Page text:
Madison Square Garden Profits More Than Triple in Fourth Quarter

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Revenue also surged amid higher TV ratings and ticket sales driven by Jeremy Lin, who has decided to leave the New York Knicks though.

Madison Square Garden reported growing profits and rising revenue that easily surpassed analyst expectations in the fourth quarter.

The company said its net income for the quarter grew 245 percent from the previous year to $28.6 million, or 37 cents per diluted share. Revenues for MSG came in at $332.9 million, a 42 percent increase from the same period in 2011.

The announcement was significantly ahead of a consensus analyst projection of about $273 million in revenue and sent MSG's stock price surging in pre-market trading, up nine percent to nearly $44.

The company has benefited from increased ratings and ticket sales in the wake of "Linsanity," but will now have to live without New York Knicks basketball player Jeremy Lin, who departed from MSG in July.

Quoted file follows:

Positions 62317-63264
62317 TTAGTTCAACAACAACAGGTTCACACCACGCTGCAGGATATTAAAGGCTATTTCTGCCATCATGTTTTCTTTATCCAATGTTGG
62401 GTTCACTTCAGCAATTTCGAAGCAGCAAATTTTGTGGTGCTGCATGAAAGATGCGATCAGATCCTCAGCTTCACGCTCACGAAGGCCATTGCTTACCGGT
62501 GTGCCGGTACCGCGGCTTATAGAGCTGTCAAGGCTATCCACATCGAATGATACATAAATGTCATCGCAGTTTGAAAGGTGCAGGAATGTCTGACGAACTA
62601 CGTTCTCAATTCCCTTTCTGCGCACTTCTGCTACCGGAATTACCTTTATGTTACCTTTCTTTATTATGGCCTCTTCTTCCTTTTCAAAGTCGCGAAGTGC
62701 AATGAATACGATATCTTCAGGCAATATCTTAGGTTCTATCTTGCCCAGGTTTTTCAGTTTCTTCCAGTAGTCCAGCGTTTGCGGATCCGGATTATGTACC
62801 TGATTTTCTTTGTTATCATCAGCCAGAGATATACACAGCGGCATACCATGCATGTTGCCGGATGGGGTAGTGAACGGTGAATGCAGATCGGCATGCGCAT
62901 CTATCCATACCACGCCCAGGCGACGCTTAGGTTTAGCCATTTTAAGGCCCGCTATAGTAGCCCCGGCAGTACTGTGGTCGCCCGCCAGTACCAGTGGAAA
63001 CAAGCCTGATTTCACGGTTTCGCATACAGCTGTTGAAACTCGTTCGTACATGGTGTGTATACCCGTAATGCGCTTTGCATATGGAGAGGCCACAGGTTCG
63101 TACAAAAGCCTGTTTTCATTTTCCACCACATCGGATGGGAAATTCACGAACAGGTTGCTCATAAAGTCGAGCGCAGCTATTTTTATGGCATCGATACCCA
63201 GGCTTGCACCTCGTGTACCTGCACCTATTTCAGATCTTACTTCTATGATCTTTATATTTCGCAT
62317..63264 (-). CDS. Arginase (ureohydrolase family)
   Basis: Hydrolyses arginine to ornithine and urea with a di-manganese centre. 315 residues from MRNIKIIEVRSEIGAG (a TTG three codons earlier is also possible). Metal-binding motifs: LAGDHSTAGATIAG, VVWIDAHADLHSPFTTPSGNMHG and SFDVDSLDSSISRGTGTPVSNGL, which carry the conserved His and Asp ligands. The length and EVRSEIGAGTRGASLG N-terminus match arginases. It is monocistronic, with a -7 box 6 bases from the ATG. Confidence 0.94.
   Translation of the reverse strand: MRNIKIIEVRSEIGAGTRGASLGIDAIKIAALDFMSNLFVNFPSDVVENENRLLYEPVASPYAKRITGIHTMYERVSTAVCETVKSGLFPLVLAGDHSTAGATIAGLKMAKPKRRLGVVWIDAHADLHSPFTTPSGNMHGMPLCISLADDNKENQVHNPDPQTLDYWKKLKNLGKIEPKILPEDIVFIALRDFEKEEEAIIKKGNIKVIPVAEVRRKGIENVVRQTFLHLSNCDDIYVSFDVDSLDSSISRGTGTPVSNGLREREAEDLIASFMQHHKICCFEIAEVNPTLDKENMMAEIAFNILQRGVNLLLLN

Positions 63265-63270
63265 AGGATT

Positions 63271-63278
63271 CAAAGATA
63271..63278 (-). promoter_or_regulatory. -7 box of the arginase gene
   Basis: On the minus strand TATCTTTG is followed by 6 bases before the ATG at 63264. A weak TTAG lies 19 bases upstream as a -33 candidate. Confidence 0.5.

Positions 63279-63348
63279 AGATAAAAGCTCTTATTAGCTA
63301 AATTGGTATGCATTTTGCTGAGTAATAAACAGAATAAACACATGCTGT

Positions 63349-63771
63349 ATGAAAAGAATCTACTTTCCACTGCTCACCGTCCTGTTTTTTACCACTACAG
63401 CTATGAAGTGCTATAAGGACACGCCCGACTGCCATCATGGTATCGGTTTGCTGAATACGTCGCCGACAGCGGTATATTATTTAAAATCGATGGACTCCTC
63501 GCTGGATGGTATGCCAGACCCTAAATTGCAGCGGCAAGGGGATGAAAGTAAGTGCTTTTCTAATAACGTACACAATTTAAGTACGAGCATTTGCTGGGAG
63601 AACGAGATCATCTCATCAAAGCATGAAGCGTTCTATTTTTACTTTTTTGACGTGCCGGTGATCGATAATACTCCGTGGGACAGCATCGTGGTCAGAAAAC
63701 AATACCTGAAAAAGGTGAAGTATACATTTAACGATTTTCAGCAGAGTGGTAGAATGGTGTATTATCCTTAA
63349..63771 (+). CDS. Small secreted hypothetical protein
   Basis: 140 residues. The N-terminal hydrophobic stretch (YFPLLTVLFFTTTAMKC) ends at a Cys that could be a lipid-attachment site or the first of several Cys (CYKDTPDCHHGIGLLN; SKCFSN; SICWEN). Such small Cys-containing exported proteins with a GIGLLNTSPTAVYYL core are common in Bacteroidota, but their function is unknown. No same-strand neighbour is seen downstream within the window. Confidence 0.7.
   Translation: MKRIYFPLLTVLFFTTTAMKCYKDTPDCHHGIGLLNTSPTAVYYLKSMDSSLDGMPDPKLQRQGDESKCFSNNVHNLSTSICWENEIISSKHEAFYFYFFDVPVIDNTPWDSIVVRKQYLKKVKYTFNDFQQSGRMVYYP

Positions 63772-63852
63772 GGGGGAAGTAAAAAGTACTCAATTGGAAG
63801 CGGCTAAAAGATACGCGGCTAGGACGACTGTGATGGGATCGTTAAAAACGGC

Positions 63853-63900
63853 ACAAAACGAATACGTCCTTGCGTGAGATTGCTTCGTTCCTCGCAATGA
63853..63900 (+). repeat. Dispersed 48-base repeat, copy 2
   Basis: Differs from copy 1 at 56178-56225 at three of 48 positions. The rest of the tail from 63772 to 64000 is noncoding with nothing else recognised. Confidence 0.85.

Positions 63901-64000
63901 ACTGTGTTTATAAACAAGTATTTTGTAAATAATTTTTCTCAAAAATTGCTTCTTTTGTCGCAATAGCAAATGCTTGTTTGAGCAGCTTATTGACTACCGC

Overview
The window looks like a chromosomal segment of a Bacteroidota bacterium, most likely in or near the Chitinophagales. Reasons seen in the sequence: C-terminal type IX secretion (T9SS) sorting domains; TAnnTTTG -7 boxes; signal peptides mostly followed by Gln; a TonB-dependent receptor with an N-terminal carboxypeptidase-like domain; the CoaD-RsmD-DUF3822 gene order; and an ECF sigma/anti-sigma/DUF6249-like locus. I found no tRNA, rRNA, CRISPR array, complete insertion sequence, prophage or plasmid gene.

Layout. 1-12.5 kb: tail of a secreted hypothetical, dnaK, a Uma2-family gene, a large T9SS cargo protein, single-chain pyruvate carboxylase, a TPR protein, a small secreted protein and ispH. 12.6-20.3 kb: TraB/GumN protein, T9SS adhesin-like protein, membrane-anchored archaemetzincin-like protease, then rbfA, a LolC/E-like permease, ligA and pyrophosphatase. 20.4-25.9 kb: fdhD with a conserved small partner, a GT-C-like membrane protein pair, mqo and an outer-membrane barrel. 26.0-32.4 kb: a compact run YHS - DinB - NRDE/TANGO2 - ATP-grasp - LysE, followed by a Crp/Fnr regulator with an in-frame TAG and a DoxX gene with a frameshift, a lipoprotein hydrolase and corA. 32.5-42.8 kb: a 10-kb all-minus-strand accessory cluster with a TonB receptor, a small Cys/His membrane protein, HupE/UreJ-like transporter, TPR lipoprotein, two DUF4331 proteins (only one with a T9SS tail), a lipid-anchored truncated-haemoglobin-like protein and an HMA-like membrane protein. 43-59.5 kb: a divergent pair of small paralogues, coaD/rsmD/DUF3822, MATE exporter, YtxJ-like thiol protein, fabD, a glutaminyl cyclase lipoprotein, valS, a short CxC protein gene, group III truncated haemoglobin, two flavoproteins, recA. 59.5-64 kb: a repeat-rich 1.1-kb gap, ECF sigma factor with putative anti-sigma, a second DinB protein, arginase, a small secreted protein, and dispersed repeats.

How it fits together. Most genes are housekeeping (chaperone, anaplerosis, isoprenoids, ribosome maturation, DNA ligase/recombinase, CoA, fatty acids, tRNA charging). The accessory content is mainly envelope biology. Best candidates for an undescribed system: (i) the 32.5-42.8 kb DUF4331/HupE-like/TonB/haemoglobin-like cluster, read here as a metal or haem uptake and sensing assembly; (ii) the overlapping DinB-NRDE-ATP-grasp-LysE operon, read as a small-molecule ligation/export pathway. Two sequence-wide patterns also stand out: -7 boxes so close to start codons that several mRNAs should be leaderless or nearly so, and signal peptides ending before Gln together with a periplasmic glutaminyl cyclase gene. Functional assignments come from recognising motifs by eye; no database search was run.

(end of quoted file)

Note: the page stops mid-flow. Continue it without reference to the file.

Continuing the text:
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MSG also has been in the midst of a nearly $1 billion renovation of its famous arena in New York, which the company highlighted in its earnings announcement.

"Our company had an impressive year as the ongoing strength of our fully integrated media, entertainment and sports business drove record AOCF for fiscal 2012," said MSG president and CEO Hank Ratner. "The second phase of the arena transformation is progressing well and we look forward to the debut of the transformed upper bowl this fall. Looking ahead, we remain confident that the breadth and strength of our assets and brands position us well for long-term growth and value creation for our shareholders."

For the full fiscal 2012 year, MSG reported revenues of $1.3 billion, up 8 percent from the prior year, and attributed to strong performance in its sports and media segments.

The bad news for the company came in the entertainment sector.

MSG Entertainment revenues of $264.0 million decreased 10 percent from the previous year, although they were up 41 percent to $50.8 million in the fourth quarter. The increase came from more events in the New York venues.